One of the biggest nights in American television was essentially unwatchable online, as technical problems marred various live streams of the Oscars and highlighted the huge gap between internet TV’s promise and its glitchy reality.
People in the United States reported widespread issues loading ABC’s live stream of the 86th Academy Awards on the network’s website and mobile apps. Complaints abounded on Twitter. Those who were able to access the feed said it frequently cut in and out, buffered, or lost audio.
We are experiencing technical difficulties with the live stream and are working to resolve the issue right away. We will keep you posted.— CTV Television (@CTV_Television) March 3, 2014
ABC had already restricted online access to subscribers of certain pay television services in a limited number of cities. That didn’t include three of the nation’s four largest providers—Time Warner Cable, DirecTV, and Dish Network—because they haven’t signed new distribution deals with ABC’s parent company, Disney.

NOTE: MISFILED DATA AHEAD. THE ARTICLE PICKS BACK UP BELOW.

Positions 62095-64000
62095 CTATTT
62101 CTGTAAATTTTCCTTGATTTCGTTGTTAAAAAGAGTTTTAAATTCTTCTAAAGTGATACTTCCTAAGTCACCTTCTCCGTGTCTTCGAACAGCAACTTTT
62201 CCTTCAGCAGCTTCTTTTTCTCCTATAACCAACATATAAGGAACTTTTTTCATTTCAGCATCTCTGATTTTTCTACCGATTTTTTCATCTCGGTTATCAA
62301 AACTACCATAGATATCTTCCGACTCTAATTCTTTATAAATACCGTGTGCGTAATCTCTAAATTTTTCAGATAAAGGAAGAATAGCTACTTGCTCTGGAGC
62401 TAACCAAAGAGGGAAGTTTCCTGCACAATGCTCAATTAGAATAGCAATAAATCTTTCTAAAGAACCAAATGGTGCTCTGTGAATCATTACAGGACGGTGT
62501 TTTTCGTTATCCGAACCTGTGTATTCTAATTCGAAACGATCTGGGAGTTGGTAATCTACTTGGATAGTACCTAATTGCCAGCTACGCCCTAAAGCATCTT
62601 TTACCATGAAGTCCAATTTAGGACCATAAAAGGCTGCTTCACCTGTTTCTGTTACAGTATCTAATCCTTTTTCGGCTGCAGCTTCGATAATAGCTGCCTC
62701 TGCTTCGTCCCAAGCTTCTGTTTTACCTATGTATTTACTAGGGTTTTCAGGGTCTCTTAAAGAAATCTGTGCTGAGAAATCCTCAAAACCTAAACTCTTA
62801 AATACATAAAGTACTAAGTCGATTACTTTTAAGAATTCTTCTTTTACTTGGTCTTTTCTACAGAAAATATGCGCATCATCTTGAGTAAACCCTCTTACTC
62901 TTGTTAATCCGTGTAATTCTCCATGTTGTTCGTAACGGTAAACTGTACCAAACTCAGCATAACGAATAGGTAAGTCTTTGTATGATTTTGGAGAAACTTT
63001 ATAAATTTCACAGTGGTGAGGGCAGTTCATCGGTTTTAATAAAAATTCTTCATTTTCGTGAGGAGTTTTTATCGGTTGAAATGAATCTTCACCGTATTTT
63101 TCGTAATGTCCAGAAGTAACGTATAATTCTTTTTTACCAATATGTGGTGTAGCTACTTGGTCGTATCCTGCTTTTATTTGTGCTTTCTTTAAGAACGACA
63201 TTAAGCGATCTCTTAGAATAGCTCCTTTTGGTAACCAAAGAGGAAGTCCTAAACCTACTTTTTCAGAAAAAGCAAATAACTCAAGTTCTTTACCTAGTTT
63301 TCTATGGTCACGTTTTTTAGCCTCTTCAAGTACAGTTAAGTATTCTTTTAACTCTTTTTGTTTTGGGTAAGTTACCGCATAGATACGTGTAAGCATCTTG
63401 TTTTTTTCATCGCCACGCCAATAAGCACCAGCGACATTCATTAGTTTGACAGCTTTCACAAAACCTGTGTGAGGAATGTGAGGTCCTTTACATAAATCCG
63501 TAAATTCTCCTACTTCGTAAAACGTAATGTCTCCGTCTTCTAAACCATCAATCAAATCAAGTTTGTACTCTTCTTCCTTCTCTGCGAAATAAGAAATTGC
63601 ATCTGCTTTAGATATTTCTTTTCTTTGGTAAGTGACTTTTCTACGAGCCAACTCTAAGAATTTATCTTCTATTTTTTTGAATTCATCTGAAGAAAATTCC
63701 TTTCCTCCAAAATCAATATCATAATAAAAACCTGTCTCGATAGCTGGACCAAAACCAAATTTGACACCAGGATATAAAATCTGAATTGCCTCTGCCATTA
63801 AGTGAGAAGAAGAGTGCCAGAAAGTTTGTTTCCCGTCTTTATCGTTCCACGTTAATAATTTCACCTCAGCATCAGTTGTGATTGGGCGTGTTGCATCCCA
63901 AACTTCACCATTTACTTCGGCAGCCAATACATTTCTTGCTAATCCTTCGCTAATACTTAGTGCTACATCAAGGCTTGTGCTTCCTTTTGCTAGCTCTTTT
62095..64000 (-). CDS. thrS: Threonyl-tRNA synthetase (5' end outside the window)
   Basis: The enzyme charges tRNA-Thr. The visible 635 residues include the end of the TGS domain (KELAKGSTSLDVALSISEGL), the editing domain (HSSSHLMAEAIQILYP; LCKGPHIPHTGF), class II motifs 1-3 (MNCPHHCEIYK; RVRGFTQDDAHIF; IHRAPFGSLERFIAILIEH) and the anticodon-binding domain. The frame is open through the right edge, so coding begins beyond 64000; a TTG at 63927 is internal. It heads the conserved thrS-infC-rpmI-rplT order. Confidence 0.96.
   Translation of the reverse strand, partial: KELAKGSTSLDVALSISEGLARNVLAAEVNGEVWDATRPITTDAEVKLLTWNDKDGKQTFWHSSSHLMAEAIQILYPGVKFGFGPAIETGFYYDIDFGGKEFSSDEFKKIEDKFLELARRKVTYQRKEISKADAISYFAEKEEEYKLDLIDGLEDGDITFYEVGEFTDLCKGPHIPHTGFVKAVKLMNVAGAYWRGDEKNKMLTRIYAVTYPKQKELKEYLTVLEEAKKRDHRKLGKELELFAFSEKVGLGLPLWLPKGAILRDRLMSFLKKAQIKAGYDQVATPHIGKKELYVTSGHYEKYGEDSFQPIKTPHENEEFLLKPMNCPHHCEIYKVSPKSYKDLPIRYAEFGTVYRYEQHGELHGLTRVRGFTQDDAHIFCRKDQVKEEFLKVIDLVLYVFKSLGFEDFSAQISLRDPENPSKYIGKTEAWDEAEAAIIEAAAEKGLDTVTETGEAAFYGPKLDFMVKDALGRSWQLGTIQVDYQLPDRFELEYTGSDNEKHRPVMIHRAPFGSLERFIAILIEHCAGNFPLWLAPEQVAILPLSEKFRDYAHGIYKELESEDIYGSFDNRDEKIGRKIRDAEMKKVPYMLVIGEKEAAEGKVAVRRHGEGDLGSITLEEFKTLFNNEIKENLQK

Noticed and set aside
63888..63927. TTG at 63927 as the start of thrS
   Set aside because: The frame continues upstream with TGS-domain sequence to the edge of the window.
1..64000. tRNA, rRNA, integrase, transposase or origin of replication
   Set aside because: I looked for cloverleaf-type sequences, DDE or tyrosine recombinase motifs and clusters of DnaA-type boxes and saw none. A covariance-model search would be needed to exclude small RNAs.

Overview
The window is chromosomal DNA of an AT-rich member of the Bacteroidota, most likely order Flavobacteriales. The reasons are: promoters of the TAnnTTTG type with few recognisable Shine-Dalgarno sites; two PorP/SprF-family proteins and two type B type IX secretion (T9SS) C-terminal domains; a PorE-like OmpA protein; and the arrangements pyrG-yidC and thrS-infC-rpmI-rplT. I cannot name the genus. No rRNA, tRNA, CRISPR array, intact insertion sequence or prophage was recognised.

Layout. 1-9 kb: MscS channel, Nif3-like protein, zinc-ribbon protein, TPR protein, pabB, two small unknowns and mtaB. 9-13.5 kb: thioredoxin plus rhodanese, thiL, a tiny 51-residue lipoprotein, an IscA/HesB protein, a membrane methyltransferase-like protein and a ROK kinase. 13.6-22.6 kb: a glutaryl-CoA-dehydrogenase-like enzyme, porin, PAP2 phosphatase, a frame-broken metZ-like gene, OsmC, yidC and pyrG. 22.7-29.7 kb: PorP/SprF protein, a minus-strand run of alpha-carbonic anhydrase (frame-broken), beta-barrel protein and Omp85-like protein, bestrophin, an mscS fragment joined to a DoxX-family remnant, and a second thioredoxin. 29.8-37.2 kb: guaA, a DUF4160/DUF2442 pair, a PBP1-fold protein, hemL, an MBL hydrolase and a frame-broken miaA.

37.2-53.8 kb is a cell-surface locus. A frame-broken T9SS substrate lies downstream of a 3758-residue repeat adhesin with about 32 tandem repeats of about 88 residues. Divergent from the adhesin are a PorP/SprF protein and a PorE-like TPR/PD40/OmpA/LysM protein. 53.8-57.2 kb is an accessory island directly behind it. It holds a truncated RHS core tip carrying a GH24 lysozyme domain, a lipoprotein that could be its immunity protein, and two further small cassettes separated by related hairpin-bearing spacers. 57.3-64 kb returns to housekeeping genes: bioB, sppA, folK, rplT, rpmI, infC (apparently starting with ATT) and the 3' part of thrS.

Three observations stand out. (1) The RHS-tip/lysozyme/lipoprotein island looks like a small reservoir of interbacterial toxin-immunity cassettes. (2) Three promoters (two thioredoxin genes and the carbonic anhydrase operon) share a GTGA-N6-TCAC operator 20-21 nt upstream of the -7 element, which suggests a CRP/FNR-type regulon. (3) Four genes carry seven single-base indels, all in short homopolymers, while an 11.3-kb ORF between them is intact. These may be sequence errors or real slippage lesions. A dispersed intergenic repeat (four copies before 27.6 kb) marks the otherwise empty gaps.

But cord cutters had just as much trouble watching the Oscars. Aereo, the controversial service that transmits broadcast TV over the internet, appeared to have intermittent outages. Its customer support department spent the nightresponding to furious tweets. Aereo had the same issue during the Golden Globes.
Hi @aereo, I don't think I signed up for "buffering" with my package. Still trying to watch the Oscars. Thanks— Nicole K. H. (@denvernicole) March 3, 2014
The problems suggest that the infrastructure of internet television, particularly for live events, requires significant improvement before it can become a reliable replacement for traditional TV. In this case, the fault likely lies with ABC, CTV, Aereo, and their content delivery networks—rather than internet service providers like Comcast or Verizon.
It was still possible to find pirated streams of the Oscars loading without incident on sites like YouTube, iLive, and Ustream. And one industrious soul resorted to a video call with someone else’s TV:
This post was originally published at Quartz, an Atlantic sister site.